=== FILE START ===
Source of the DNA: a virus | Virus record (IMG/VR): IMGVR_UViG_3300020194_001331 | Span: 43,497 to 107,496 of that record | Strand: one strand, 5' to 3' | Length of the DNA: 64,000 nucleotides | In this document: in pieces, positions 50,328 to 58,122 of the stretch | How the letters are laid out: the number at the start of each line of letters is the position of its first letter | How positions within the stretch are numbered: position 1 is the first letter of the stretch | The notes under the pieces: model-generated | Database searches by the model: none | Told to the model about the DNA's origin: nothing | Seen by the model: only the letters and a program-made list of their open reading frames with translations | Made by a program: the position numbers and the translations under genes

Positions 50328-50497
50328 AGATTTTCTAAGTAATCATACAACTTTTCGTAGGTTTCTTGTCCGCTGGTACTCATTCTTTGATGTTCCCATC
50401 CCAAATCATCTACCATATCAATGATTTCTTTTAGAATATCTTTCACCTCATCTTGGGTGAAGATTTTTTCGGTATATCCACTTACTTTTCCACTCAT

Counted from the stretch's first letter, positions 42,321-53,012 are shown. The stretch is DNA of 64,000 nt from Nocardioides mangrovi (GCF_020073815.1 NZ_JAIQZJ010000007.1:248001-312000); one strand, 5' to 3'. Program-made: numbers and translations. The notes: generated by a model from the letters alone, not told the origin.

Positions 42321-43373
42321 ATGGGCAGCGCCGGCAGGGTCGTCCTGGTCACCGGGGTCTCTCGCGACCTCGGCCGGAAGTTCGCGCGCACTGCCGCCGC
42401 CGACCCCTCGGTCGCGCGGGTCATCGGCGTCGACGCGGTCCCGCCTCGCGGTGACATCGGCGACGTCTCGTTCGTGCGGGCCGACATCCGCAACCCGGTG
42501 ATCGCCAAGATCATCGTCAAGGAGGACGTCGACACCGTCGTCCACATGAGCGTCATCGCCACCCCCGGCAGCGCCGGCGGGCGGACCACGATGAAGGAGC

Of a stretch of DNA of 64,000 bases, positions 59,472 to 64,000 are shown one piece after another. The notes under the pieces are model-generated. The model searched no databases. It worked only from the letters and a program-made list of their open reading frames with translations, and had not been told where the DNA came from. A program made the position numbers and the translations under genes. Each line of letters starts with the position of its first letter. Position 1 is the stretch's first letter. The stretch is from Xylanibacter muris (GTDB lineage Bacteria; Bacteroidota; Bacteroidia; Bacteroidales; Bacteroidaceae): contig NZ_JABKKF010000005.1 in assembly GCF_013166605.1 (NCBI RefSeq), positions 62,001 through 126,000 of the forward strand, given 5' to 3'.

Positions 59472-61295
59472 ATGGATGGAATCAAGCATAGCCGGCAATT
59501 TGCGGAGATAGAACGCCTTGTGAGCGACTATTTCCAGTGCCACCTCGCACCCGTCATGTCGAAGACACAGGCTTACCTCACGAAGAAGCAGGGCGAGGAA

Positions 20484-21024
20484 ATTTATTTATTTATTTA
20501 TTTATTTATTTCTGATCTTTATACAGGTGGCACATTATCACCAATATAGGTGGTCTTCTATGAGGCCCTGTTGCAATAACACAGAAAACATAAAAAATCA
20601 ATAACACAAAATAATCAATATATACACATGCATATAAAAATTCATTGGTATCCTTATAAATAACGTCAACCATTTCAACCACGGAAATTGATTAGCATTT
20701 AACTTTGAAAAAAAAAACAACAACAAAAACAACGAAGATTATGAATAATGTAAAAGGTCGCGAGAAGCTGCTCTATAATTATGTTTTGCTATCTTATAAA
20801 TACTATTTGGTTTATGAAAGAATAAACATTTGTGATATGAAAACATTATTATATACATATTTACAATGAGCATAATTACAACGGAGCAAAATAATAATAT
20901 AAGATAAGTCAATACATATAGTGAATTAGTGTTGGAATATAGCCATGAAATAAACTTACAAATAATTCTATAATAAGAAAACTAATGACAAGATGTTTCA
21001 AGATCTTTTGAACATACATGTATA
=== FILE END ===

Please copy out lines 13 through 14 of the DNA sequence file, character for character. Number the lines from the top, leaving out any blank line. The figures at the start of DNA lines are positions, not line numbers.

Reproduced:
59501 TGCGGAGATAGAACGCCTTGTGAGCGACTATTTCCAGTGCCACCTCGCACCCGTCATGTCGAAGACACAGGCTTACCTCACGAAGAAGCAGGGCGAGGAA

Positions 20484-21024